Suprabha Seshan

Ashoka Fellow
India,
Fellow Since 2005

Citation

This profile was prepared when Suprabha Seshan was elected to the Ashoka Fellowship in 2005.
The New Idea
The Gurukula Botanical Sanctuary is situated in the southern Indian state of Kerala, one of the last bastions of tropical rainforests on the subcontinent. In this ecologically fragile and endangered forest land, Suprabha advocates the Gurukula model to explain the importance of geographically-specific biodiversity and its connection to ecological resilience. Her methodology is about diagnostic healing and restoration rather than simply conserving what remains or “greening” the landscape.
Moving away from conventional theories about indiscriminate reforestation that ignores gene pools endemic to regions and ecosystems, Suprabha and her team have painstakingly brought back on the Gurukula lands a rainforest habitat that supports a myriad of plant life, with each contributing to  change in the micro-climate and water table. This restoration has enabled the return of rare native animals, birds, and insect species—some believed to have been extinct—and raised the water table beyond expectations. It has also shown local people how they, as an intrinsic part of this natural cycle, may contribute and benefit from sustaining the model, while also initiating new and urgently needed land-management practices throughout India.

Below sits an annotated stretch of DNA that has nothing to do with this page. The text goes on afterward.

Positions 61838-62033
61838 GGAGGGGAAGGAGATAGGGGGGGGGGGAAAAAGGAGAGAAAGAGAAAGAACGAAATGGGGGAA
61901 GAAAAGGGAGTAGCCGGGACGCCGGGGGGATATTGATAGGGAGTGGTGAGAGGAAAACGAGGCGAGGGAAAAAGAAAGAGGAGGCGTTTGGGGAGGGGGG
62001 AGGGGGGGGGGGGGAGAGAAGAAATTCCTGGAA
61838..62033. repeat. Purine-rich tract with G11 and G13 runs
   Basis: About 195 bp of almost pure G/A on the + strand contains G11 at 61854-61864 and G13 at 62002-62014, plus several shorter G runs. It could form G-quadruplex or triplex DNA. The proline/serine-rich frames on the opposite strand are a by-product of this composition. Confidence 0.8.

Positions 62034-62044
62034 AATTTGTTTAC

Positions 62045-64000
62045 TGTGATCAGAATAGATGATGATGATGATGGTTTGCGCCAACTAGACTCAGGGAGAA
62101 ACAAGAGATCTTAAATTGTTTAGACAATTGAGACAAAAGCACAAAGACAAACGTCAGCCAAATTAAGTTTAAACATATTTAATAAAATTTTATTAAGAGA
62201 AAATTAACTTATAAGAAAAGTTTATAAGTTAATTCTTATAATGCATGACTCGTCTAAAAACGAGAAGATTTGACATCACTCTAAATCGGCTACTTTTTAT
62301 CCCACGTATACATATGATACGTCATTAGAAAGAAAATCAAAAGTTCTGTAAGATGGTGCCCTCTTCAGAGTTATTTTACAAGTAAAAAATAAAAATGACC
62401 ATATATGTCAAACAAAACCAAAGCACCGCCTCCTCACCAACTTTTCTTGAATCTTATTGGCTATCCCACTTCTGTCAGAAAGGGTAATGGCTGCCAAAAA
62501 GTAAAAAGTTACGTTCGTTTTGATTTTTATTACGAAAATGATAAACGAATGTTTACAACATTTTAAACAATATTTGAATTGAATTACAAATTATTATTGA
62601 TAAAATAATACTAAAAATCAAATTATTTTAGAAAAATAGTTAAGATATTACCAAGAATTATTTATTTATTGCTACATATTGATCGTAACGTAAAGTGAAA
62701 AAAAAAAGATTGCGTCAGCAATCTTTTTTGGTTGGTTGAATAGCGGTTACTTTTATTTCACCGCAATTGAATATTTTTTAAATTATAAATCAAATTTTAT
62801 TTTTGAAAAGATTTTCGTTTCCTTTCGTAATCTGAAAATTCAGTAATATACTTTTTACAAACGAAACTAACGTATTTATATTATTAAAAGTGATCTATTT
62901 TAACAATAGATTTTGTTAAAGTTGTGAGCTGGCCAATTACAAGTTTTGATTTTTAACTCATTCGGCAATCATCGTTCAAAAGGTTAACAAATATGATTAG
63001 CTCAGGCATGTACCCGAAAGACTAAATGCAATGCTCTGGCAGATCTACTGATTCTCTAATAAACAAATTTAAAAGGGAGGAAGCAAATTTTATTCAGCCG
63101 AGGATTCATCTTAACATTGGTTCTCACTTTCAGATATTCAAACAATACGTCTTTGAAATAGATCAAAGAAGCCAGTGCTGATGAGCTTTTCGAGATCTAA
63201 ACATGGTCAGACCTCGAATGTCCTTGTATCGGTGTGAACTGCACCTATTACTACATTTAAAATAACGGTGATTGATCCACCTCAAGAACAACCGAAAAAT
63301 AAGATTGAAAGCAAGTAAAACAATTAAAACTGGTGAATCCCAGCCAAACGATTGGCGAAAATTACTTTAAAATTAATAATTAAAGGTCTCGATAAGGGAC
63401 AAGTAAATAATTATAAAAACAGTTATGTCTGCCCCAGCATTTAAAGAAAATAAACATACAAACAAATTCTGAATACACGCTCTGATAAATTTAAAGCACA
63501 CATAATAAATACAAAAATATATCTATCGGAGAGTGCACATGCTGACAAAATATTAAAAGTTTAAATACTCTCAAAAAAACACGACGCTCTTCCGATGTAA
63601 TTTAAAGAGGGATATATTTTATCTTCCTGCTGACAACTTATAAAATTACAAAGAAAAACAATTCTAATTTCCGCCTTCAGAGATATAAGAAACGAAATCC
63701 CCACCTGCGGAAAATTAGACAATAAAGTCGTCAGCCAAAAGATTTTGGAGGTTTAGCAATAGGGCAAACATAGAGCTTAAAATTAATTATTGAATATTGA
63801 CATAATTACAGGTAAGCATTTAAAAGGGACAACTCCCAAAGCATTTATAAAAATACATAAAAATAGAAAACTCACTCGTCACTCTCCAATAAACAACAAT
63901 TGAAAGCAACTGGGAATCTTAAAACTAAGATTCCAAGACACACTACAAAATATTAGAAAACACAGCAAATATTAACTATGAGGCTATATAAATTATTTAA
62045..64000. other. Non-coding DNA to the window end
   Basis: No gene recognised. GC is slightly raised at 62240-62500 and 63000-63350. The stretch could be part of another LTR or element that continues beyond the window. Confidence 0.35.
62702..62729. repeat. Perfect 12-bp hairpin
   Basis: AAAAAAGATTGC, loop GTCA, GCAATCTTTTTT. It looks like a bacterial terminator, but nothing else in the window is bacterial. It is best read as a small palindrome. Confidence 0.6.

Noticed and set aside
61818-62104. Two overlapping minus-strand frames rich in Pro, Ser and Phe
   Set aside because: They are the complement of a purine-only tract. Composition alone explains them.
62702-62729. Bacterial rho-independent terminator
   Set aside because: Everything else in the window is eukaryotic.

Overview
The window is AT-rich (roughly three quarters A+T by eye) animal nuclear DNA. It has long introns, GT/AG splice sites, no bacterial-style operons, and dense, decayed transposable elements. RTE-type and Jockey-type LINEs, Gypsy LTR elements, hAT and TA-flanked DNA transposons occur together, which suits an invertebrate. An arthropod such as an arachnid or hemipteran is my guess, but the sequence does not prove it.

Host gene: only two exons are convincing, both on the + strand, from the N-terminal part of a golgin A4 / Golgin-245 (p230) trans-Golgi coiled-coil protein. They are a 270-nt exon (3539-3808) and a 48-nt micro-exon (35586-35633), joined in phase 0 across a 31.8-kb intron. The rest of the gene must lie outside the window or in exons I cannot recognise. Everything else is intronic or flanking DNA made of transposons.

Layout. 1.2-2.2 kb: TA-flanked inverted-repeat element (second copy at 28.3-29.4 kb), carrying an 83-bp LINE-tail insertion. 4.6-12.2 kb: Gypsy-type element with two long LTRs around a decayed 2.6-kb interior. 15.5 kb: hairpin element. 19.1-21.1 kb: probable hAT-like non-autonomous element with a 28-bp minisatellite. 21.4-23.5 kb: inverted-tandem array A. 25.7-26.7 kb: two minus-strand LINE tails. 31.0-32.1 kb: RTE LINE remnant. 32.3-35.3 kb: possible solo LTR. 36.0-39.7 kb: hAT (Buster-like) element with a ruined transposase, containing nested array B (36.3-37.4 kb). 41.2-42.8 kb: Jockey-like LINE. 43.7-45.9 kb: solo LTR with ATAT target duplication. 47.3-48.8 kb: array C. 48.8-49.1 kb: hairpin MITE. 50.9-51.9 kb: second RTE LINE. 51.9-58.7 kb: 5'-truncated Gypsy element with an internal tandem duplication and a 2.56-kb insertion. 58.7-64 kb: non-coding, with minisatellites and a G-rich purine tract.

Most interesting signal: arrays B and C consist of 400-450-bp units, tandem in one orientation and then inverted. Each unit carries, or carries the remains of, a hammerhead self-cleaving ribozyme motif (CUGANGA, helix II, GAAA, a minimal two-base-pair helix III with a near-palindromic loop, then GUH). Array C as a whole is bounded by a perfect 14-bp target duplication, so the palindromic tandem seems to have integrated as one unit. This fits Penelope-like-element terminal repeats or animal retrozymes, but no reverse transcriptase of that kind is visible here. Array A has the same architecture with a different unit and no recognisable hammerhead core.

Suprabha is taking the gurukula (meaning “house of the teacher”), out of the garden to where its lessons are needed. The Ministry of Environment and Forests is keen to grant the Gurukula Lead Garden status and finances to enable Suprabha to train botanists and forest officials in ecosystem gardening.
Suprabha has introduced “ecosystem gardening”, a term used rarely in India, to the widening public debate on how to improve degraded habitat. The name Gurukula captures how Suprabha intends her work to spread. It is a “School in the Forest” where local villagers may train to be horticulturists or “gardeners”, and schoolchildren, teachers, scientific researchers, and policymakers learn and physically participate in the process through extended tours and study programs. Among over 1,800 botanic gardens worldwide, no other offers residential participation and learning for visitors on their grounds.
The Problem
The Strategy
The Person

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